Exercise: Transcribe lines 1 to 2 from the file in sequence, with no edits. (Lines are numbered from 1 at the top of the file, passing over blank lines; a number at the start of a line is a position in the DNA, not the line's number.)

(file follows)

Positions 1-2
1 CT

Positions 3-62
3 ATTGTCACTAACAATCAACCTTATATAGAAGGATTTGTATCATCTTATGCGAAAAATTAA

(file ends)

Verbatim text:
Positions 1-2
1 CT